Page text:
I backed into the television behind me and something fluttered to the floor. I picked it up. It was the hotel registration receipt, signed J.U. Dhass but in Gopi's handwriting.

The hotel manager stuck his head through the door.

"How much longer will you be, detective?" he asked, chewing his gum like it was either that or his lip. "This yellow police tape across the front is plain bad for business and I got Mr. Kowalski the owner calling every five minutes wanting to know if everything's been cleared away."

"We're almost through," the Thin Man said soothingly. "Just give us a few more minutes and the guys will be here to bag it. Appreciate your scrounging up that hotel registration, by the way."

"Did Mr. Mohan show you any identification with this registration?" I asked the manager.

"Say who?" He made round eyes like he'd only just noticed me and ceremoniously paused in his chewing.

"Did the dead guy show you an I.D.?"

A true worker-bee, he looked round at the Thin Man for permission to unload the requested nugget. He nodded and I waited for the hind leg to shake.

"He sure did. J.U. Dhass or whatever, just like on that piece of paper you're holding."

I shook my head. "What kind of an I.D.?"

"A New York driver's license."

I looked at the Thin Man. He'd obviously known all this and had set me up to watch my reaction.

"C'mon," he said. "Let's get out of here."

Chapter 3

The ice cream parlor looked less like home than ever in the darkening shadows of evening, but here I was with the Thin Man and there went the bells tinkling behind us as the door closed. The place would have been pitch black except for the neon lights of the strip mall.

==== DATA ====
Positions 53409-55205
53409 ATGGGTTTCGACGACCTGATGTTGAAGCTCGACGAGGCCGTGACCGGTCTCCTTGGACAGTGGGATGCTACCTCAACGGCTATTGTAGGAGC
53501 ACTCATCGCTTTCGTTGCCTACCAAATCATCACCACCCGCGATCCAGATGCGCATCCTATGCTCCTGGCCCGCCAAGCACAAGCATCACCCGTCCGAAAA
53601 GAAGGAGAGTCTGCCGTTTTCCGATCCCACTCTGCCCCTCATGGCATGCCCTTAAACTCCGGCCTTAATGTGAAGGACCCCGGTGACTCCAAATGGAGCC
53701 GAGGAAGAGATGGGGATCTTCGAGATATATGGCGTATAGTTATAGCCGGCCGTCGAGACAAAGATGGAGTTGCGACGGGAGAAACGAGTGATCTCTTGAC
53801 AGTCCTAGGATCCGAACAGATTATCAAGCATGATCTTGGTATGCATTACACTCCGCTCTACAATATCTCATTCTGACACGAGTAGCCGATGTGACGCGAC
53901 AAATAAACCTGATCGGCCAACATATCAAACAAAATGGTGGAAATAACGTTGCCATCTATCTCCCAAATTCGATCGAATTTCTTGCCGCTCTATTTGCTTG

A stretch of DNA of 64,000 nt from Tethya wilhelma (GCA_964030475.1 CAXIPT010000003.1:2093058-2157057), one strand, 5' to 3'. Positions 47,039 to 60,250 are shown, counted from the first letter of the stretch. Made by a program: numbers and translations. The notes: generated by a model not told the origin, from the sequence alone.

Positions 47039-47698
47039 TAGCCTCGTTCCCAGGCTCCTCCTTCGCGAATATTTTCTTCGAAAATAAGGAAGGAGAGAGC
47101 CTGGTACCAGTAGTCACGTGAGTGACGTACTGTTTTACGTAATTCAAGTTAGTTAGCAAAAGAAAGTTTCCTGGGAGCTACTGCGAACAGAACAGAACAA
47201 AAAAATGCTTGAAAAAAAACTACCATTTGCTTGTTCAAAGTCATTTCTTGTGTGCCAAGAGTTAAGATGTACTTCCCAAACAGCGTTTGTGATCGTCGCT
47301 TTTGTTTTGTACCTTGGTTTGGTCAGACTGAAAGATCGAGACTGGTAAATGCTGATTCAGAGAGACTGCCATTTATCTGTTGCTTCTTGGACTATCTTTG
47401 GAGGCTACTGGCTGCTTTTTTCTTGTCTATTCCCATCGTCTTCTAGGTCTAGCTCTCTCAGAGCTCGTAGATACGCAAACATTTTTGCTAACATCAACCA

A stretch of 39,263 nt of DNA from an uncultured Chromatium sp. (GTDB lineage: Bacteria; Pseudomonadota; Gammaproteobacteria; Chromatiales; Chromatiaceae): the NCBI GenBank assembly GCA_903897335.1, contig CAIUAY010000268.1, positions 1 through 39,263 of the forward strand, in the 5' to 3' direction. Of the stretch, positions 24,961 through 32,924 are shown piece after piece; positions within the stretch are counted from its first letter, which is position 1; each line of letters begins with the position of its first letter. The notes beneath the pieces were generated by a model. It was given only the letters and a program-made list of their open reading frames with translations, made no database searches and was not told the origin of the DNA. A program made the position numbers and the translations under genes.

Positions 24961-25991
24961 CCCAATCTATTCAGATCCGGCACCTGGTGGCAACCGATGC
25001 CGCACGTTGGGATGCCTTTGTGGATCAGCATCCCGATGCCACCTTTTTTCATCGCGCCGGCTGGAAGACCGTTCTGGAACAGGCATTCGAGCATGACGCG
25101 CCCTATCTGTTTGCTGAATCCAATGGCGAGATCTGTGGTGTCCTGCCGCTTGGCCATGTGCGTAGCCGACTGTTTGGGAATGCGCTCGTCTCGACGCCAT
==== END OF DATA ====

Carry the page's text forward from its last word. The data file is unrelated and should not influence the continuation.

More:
After the initial flood of disappointment that no one was there to greet me, I scurried across the floor like Kafka’s angst-driven beetle to the comfort of the counter and reached over and flipped on the lights.

Where were humanity, solidarity, and community when you needed them? Maybe I was being unreasonable. I could hardly have expected Maeve to have been waiting home for me. In the first place she really did have a home and secondly, as owner and first in command of a nail salon, why the manicures of a city hung in the balance! So what if her best friend were on her way to manacles, orange uniforms and death row? I slapped my hand down on a square yellow STICK-IT prior to discarding what seemed to be just an irritating piece of clutter when I saw written in a neat hand,


As I put on the layers

You're in my prayers!



and I confess even the Bard, Shakespeare himself, ne'er moved me so. What a louse I was, what a —! But where was Spud? Et tu, Brute?

I must have looked the avatar of agony at that moment when the Thin Man solicitously but noncommittally tried to take the temperature of my emotions. "Are you okay?"

"Don’t tell me you’re still here!" I exclaimed in sharp rebuff. “A little late for the concerned cop routine, isn’t it?” I hadn't forgotten the shock of being led into a trap earlier.

I watched as his grey eyes hardened a geological age or so into slate.

And when I took in his slowly stiffening frame, I wasn't too surprised to hear him say, "Tell me, do I address you in the future as Mrs., er, 'Dh-ASS?'"

He hadn't thus far struck me as deficient linguistically and had previously correctly pronounced “Dhass” to rhyme with “cause,” so I realized he was in fact impugning my character zoologically. Naturally, such caustic derision qualified as a hit below the belt but, in deference to Jane Austen that mistress of verbal give-and-take, I abided by the Queensberry rules.

"I’d prefer that you and your compatriots not address me at all,” I said, maintaining my dignity, “but as one of two apparent victims in this case, the other one being dead, I can’t advise you."

"You consider yourself a victim?" he asked with just that hint of sarcasm to make you feel like gum stuck on the sole of a shoe.

"I do," I said, trying to keep my chin from going up. "My ex-husband had obviously been leading a double life of which I was wholly ignorant and which could possibly lead me to the electric chair. So just out of curiosity, Lieutenant, if that doesn't make me a victim, tell me what does!"

The chin had gone up, the blow landed.